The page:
Double-walled pots allow us to make all sorts of exciting shapes, stretching the clay where it would not otherwise go. Throwing two walls to a pot and then joining them at the top traps air in the middle. Then you can reshape the pot – up, down or out.
This large double-walled pot included stones from four different parts of Howth that I had crushed and incorporated into the clay. When fired it would give different colours and textures to the clay body.
However, one of the essentials of double-walled pots is to make a little hole for the air to get out, and in this case I forgot. The result was that the pot exploded into hundreds of pieces in the kiln, and destroying a few of the other pots in there. Lesson learned the hard way.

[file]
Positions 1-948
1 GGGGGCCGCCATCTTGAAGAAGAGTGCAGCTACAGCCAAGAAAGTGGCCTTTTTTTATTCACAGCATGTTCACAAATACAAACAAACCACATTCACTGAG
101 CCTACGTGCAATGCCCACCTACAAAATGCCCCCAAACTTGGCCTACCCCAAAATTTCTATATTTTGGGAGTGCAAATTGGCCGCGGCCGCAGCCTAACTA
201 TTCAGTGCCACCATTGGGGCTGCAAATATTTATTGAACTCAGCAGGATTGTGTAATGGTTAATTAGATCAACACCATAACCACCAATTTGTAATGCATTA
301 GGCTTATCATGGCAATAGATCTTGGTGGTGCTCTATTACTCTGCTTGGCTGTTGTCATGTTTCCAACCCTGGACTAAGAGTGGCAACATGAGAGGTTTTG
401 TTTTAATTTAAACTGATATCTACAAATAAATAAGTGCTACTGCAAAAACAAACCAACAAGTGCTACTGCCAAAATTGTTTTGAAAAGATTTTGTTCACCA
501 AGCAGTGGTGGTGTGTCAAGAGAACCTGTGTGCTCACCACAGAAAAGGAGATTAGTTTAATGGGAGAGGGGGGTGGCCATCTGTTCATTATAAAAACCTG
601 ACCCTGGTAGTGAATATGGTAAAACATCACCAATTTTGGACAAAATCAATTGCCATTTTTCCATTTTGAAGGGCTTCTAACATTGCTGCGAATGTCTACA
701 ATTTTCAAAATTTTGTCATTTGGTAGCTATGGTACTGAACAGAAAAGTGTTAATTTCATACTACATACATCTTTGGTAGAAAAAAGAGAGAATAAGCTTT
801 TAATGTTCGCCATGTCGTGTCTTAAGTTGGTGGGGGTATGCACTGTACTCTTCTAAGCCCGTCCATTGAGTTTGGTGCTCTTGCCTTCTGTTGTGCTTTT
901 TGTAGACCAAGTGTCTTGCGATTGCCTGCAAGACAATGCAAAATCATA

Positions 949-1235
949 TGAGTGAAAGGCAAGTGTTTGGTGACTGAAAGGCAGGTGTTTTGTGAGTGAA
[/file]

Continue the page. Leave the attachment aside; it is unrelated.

HEART OF GOLD
Even Neil Young has been searching for one of these. Red on the outside, pure gold through.
Heart of Gold. Double-walled stoneware vessel with a tunnel through the wall cavity. The hole is lined with gold glaze. 18x15cm. SOLD
This heart-shaped vessel has a ‘tunnel’ through each of its double-walled sides, so one can see where Cupid’s arrow entered and exited.